A roundel in heraldry is any circular shape; the term is also commonly used to refer to a type of national insignia used on military aircraft, generally circular in shape and usually comprising concentric rings of different colours. In heraldry, a roundel is a circular charge. Roundels are among the oldest charges used in coats of arms, dating from at least the twelfth century. Roundels in British heraldry have different names depending on their tincture. Thus, while a roundel may beblazoned by its tincture, e.g., a roundel vert (literally “a roundel green”), it is more often described by a single word, in this case pomme (literally “apple”, from the French).
The first use of a roundel on military aircraft was during the First World War by the French Air Service. The chosen design was the French national cockade, which consisted of a blue-white-red emblem mirroring the colours of the Flag of France. Similar national cockades, with different ordering of colours, were designed and adopted as aircraft roundels by their allies, including the British Royal Flying Corps and the US Army Air Service. After the First World War, many other air forces adopted roundel insignia, using different colours or numbers of concentric rings to distinguish them.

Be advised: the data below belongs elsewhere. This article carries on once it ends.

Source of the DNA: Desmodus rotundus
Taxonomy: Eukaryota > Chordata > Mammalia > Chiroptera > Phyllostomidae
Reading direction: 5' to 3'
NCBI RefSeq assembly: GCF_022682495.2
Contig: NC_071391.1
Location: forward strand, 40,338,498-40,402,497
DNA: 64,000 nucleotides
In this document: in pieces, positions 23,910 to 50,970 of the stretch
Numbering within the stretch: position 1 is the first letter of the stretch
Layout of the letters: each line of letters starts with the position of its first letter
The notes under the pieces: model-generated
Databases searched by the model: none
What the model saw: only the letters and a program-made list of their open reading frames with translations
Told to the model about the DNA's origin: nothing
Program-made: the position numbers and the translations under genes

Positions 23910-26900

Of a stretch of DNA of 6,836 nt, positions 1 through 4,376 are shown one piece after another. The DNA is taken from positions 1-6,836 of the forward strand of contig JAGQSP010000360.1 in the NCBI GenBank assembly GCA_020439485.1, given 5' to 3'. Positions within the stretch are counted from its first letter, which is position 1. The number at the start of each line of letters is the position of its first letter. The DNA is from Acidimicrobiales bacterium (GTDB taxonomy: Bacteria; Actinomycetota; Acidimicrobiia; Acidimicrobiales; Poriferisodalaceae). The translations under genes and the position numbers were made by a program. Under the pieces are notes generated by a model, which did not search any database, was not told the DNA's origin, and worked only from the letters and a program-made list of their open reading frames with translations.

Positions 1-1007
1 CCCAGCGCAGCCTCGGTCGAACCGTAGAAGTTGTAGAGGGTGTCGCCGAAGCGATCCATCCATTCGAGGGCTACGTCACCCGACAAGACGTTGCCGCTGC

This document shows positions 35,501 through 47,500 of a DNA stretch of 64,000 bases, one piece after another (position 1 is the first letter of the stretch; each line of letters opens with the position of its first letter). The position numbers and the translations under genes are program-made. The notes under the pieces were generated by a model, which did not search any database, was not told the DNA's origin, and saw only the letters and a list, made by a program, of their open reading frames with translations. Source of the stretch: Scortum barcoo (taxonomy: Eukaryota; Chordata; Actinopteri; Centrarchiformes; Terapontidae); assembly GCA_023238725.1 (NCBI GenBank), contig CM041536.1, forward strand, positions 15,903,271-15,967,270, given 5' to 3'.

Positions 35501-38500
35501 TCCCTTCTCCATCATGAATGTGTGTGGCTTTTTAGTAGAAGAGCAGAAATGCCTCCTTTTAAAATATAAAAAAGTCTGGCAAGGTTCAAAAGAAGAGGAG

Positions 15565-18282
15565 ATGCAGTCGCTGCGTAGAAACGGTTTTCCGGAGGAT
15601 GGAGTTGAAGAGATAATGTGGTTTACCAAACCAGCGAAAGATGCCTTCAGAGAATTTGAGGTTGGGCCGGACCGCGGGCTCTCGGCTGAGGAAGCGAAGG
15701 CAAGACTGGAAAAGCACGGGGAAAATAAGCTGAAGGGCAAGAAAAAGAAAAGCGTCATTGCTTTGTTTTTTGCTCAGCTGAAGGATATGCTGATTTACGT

Some corporations and other organizations also make use of roundels in their branding; employing them as a trademark, or logo.